A while ago, my talented friend Gabe wrote an article for The Post Calvin. Gabe’s writing is always great to read, but this one stood out to me in particular. I highly suggest you read the whole thing (it’s not long), but if you’re short on time, I’ll share my favorite parts:
“You see, in my new, post-collegiate reality, I’ve cleaved life into two competing halves: work and rest. Or, more personally: child-wrangling and Netflix. The two complement and necessitate one another; I spend long hours at school so that I can fund long vacations and spend Friday nights draining my laptop battery to catch up on TV so I can re-charge for Monday morning. It’s a self-promoting, chicken-and-egg system. What I realized while running last month, though, is that in my bustling adult life, I have nearly abandoned a third, essential component: play…
This kind of play is not high-stakes or high-brow. Instead, true play is a space where there is nothing to lose or to gain, where every part of a person—mind, body, spirit—must be acting in free and complete communion. It is a space that requires creativity, demands activity, and necessitates silliness—a space requiring the industriousness of work with the safety of rest…
Because play isn’t only something that brings us into communion with ourselves, but allows us to commune with others as well.”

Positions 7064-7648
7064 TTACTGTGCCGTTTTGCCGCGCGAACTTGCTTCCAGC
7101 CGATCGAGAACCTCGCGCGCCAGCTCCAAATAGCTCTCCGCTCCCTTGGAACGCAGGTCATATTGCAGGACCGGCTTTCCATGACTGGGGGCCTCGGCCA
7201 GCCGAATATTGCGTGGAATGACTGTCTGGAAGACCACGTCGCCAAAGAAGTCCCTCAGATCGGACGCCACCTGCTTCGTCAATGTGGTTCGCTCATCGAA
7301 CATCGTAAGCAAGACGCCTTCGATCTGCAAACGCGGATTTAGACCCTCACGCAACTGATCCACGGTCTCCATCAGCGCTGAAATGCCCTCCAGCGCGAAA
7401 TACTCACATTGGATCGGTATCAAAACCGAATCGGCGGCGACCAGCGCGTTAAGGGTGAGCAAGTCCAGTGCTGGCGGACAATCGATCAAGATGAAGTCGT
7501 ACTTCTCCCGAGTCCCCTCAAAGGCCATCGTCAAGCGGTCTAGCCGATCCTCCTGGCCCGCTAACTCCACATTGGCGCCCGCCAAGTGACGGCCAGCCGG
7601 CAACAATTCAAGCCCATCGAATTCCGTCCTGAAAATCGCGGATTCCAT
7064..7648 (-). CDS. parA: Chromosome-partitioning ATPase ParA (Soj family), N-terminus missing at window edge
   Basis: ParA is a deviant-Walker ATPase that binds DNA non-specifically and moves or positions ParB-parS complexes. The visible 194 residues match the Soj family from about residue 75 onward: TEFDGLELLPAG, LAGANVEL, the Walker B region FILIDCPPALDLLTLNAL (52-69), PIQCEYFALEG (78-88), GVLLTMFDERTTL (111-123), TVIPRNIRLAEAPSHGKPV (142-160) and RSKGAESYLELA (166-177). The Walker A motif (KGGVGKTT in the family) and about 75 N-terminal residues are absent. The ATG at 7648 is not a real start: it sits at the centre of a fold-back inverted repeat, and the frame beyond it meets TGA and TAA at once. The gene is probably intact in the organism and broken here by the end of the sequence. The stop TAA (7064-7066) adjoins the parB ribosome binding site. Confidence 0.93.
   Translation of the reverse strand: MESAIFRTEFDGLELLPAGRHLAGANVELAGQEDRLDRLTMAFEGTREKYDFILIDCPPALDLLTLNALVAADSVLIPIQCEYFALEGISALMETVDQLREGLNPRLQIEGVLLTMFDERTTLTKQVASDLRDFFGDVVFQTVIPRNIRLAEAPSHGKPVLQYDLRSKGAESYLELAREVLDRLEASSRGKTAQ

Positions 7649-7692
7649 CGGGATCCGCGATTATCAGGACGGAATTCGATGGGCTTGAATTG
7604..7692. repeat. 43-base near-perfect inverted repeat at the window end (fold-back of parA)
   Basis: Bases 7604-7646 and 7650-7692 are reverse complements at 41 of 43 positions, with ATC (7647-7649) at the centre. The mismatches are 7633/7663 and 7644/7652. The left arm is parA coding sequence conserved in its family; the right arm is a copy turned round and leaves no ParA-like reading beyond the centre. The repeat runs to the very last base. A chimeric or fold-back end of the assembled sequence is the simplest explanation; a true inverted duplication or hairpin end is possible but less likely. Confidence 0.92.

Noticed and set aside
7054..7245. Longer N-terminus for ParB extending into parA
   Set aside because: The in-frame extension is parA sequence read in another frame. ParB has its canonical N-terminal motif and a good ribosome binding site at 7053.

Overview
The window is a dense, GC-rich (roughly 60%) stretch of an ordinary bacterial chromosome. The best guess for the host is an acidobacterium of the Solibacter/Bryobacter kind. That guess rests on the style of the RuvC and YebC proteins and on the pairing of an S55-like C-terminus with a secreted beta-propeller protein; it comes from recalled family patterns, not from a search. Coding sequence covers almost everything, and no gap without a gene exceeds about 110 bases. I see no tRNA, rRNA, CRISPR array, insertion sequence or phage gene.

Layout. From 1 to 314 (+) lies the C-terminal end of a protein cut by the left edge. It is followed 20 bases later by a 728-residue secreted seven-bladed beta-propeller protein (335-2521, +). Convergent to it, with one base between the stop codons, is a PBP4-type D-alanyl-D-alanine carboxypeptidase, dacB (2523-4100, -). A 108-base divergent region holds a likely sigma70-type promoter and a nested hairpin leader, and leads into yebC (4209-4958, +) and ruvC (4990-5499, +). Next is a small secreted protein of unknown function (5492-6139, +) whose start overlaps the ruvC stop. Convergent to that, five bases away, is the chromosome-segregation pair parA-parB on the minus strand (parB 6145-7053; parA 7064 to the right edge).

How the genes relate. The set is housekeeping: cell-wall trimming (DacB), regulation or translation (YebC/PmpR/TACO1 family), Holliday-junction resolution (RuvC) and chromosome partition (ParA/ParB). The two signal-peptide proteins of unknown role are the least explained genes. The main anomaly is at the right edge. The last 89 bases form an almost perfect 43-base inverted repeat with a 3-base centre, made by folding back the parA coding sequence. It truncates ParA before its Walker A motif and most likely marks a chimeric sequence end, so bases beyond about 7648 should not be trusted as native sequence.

This idea of playfulness and it’s necessity in our life has stuck with me ever since reading Gabe’s article back in April. He talks mostly about the childlike kind of play, being silly, goofing around, etc. but there’s another type of playfulness that his article makes me think about. The playfulness of being open to possibility and taking risks even if you’re not sure where they’ll take you. I’m turning 25 on Saturday. 25 is an age that feels a bit strange. On the one hand, I’m still really young. I could easily live another 60+ years, (which is already crazy to think about), but on the other hand, 25 feels like a crucial spot to be in and at times a very serious one. It’s not that anybody has ever said to me “when you turn 25, you should have life figured out”, it’s just an automatic stigma that comes with your mid-twenties. I’ve been out of college for a few years, time to have things mostly sorted out right? Great. I’m a bit behind. I think this is why Gabe’s article has been ringing so true with me. Yes, I’m an adult (rental car, check), but yes, I am young, and I hope that I take a sense of playfulness further than just turning 25. Because why shouldn’t a 50-year-old be playful? Why shouldn’t an 80-year-old be playful? Why should any point in our life feel like the end of all life-changing and possibly amazing decisions? It doesn’t need to be.
The importance of playfulness is not only sparking laughter and letting yourself be silly, it is also being able to embrace the sense of possibility. It’s having goals and dreams and enjoying the process of reaching them. It’s coming to a fork in the road at any stage of life and choosing to be joyful for the new adventure a decision will make instead of squished by the possibility of mistake. It’s getting up from life’s inevitable mistakes a stronger and more knowledgable person and trying something else. The adventure just keeps going, so it might as well be fun.
Photos by Jordan Guanga